According to the Government Accounting Office – the nation’s official financial watchdog – the United States Government spends far more than it earns; it has debts that can never be repaid; it has unfunded obligations that far surpass any possible future resources; and its own books are so messed up that the GAO will not make a comment on their reliability. In laymen’s terms, the U.S. Government is technically bankrupt, though nobody knows just how bad the situation is, because the accounts are so sloppy. Furthermore, despite a recent Wall Street Journal that noted a slight improvement in the overall federal financial picture in recent years, the fact remains that experts around the world have publicly voiced profound concern about the viability of our Government’s finances and of the American economy in general. These include the International Monetary Fund, the International Settlement Bank, the head of the European Union Central Bank, the head of the Chinese central bank, and former Federal Reserve Chairmans Paul Volcker and Alan Greenspan, among many. These people are not crazies on the fringe. They are responsible people with a very real fear that the U.S. situation is so serious that a worldwide slump – or even a severe depression – is on the horizon because of the interconnectedness of the world’s economies. The U.S. current accounts deficit continues to defy economic gravity, with trillions now held by foreigners from whom we have bought more than we can afford. The value of the U.S. dollar is falling rapidly (despite temporary rallies). Other governments are seeking ways to diversify their vast holdings of dollars into other assets, including the euro, British pound, Swiss franc, Japanese yen, gold, and oil. They must proceed slowly, lest a sudden collapse of the dollar wipe out their own dollar-denominated assets, but they have announced intentions to decrease their reliance on the dollar. Some nations – notably Russia, Iran, and China – are working towards the replacement of the dollar as the world’s reserve currency. Even Saudi Arabia has recently indicated it may un-peg its currency from the U.S. dollar. The implications of this decline are enormous. To mention only one: As oil-producing countries increasingly demand payment in euros or other currencies (such as the ruble), the price of oil in dollars will rise dramatically. Another: America’s reliance on imports will become an increasingly-expensive habit, feeding inflation at home (though exports may grow). In other words, prices at Wal-Mart and the gas pump would go up. Foreigners are already beginning to reduce their holdings of dollars, as we have seen. Since they hold most U.S. government obligations, that means that the Treasury will have to find other ways of financing the deficits, the national debt, and the war on terror. They are already increasing the money supply of the nation so fast that they refuse to publish the numbers (for fear of being seen as irresponsible), and this trend could continue. The Fed may eventually have to raise interest rates in order to slow the flight from the dollar. Some experts predict that an inflationary depression is not out of the question; others believe it is certain, though no one knows when. Meanwhile, the average American is deep in debt, with virtually no savings. Many are only a couple of paychecks away from bankruptcy. Rising interest rates, including increases in payments for the ARMs that are coming due this year, will lead many homeowners to beg banks for mercy, which the banks will not be able to afford to grant. Defaults on mortgages and foreclosures by banks are at the highest level in years, and rising. Already, the housing slump is affecting construction, manufacturing, and other industries. Outsourcing has grown from a trickle to a river, and may become a flood. Thousands of factories have closed down, or moved to China and other lands with cheaper labor. Major corporations cannot meet their pension and health-care obligations. Some have sought protection from bankruptcy courts, but this option is closing. Millions have lost their jobs, and more could be pounding the pavement looking for work soon.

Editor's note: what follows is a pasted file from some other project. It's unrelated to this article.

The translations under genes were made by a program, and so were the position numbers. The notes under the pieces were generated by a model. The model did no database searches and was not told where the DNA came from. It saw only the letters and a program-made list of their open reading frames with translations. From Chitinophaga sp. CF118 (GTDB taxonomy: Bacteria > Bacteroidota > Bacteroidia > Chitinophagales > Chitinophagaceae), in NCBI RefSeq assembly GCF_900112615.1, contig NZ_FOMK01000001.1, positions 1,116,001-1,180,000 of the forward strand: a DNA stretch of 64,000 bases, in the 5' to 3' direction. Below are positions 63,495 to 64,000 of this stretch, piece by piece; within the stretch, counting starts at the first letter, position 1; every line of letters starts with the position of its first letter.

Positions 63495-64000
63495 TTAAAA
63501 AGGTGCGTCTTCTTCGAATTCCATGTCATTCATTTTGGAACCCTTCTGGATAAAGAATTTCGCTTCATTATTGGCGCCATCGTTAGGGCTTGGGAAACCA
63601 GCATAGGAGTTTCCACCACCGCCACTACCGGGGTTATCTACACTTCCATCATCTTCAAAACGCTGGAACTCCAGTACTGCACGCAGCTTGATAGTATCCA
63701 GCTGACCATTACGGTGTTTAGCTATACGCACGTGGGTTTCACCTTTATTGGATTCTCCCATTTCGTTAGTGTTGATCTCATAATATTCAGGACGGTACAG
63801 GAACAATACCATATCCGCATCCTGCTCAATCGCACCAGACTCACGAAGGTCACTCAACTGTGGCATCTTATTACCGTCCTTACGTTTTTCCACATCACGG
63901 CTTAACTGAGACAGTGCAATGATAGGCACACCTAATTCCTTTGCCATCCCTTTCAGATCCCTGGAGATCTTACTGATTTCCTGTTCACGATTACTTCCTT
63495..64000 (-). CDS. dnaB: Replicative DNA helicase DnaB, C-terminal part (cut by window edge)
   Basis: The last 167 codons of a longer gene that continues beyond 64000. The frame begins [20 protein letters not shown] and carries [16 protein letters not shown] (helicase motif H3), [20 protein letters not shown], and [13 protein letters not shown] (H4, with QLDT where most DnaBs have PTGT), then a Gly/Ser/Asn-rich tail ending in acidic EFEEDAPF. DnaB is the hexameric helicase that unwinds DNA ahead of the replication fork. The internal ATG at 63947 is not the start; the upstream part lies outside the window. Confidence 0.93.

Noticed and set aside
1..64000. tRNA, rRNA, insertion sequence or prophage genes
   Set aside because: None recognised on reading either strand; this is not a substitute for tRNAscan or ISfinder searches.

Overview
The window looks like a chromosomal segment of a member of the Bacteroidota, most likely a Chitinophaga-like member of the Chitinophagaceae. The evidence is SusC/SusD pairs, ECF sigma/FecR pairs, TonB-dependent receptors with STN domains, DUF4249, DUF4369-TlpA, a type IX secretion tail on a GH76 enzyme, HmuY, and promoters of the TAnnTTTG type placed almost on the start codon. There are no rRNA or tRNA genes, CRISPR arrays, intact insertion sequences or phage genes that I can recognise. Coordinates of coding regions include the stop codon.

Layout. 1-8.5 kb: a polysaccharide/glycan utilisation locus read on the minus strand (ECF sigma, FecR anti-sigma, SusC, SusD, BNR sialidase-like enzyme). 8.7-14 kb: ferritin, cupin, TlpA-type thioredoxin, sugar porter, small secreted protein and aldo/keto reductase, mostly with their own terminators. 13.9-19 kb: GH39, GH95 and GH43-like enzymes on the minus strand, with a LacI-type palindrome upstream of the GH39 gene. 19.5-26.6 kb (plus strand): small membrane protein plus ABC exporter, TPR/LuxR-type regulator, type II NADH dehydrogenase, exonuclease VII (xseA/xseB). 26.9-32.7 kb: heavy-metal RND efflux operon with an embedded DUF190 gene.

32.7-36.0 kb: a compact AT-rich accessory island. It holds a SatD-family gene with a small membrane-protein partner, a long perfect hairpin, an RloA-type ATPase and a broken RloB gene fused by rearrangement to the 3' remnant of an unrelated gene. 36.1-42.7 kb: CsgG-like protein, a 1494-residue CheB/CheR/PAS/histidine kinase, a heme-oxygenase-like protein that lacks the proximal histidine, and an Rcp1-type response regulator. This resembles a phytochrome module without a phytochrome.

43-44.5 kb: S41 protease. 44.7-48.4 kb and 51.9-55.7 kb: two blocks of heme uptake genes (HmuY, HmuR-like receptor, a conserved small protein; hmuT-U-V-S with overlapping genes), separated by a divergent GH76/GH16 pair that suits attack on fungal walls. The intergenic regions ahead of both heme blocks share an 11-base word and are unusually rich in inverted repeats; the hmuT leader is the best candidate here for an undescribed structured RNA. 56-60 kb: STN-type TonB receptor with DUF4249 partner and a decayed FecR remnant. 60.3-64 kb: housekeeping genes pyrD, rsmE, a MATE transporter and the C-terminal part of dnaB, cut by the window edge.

Military weakness